The ACLU of Louisiana filed a lawsuit Wednesday alleging a Lafayette police officer improperly deleted cellphone photos a woman had taken of her son in the back of police cruiser.
The federal lawsuit, filed on behalf of Chelline Carter, claims Officer Shannon Brasseaux took the woman's phone after she snapped pictures of her son during his arrest in January. He was accused of possession of marijuana in the parking lot of a business on Kaliste Saloom Road.
The suit claims the officer told the woman she was breaking the law by taking pictures of "evidence," then deleted those photos before handing the phone back to her, according to the lawsuit.
ACLU of Louisiana Executive Director Marjorie Esman said citizens have a long-established First Amendment right to photograph police in a public place if they are not interfering with an officer's duties and that law enforcement officers must have a warrant to access a cellphone.
"I think it's unfortunate that these things happen, but I do think it's important to establish clearly that people's cellphones are private," Esman said.
The legal question of cellphone privacy had been murky for several years, but the U.S. Supreme Court made clear in a 2014 decision that, except for rare exceptions, officers need a warrant to poke around in a cellphone, even if it belongs to someone they just arrested.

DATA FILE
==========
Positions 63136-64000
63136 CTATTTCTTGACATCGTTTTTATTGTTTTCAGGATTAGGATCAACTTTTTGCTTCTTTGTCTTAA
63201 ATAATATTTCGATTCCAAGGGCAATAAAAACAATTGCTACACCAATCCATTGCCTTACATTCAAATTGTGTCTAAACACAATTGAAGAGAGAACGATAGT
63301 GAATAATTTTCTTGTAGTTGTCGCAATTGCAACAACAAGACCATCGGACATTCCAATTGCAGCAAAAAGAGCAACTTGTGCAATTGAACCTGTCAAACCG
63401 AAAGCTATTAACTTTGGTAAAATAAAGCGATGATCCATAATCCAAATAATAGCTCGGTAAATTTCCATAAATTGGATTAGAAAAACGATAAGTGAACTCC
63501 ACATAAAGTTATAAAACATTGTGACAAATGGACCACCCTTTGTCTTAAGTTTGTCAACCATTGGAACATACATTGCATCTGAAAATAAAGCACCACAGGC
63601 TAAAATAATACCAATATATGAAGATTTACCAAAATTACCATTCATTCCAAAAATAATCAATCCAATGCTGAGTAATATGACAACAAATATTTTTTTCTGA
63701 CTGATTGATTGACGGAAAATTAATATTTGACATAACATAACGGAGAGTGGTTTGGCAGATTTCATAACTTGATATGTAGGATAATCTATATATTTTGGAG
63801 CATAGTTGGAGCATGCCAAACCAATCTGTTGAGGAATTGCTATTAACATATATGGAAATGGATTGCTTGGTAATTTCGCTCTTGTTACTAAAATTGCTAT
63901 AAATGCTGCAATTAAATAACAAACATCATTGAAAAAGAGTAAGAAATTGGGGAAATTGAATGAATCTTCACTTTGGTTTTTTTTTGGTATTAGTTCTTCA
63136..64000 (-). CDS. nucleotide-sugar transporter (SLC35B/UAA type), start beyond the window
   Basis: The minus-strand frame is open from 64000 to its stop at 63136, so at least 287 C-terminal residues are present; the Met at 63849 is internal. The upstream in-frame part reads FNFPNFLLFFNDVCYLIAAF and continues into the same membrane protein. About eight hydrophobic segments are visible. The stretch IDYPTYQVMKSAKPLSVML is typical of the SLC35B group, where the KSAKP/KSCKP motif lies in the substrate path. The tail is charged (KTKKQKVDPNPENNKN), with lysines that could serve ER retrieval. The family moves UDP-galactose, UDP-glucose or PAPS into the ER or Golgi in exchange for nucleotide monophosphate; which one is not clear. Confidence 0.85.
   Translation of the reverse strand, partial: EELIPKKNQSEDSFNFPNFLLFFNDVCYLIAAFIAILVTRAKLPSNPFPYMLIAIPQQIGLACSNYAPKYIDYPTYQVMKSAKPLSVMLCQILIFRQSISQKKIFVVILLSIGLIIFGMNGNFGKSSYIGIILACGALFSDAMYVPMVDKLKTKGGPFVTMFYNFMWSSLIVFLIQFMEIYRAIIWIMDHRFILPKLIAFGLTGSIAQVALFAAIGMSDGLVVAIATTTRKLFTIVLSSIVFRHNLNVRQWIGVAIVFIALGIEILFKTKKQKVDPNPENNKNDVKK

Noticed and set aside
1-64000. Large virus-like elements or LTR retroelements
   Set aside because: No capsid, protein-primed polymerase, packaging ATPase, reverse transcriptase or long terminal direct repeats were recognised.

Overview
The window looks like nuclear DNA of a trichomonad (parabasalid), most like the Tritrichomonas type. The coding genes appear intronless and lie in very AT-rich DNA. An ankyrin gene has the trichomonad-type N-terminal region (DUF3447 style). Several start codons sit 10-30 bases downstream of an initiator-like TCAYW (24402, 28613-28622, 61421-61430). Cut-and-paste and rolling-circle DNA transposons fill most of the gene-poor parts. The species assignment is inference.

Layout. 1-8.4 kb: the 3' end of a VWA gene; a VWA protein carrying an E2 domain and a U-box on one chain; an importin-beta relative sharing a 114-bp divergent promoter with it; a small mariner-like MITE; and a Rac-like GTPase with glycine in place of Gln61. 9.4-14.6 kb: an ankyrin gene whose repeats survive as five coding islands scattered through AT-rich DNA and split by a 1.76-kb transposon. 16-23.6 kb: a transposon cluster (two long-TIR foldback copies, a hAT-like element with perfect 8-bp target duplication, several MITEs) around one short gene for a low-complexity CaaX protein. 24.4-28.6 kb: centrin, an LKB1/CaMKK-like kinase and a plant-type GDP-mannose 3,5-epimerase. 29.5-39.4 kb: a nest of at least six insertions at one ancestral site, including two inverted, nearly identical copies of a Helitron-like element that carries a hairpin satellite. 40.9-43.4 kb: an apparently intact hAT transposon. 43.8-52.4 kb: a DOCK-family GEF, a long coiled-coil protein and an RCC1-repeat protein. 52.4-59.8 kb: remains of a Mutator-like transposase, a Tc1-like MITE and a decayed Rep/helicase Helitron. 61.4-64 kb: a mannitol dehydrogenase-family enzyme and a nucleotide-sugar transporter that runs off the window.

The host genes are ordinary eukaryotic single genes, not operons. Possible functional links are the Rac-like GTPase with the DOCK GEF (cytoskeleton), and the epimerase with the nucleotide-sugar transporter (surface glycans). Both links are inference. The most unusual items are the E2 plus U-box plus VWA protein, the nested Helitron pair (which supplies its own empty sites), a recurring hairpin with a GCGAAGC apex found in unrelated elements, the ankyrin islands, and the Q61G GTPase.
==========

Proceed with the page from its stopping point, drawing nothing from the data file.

Esman said Carter had not been arrested, was not interfering with the officer and had not been accused of doing anything other than taking pictures.
Representatives of the Lafayette Police Department and Lafayette city-parish government declined comment.
The lawsuit seeks damages, a court judgment declaring that the officer's actions violated Carter's rights and an injunction blocking police in the future from interfering with citizens who are photographing police and from seizing and searching their cellphones or other photographic equipment.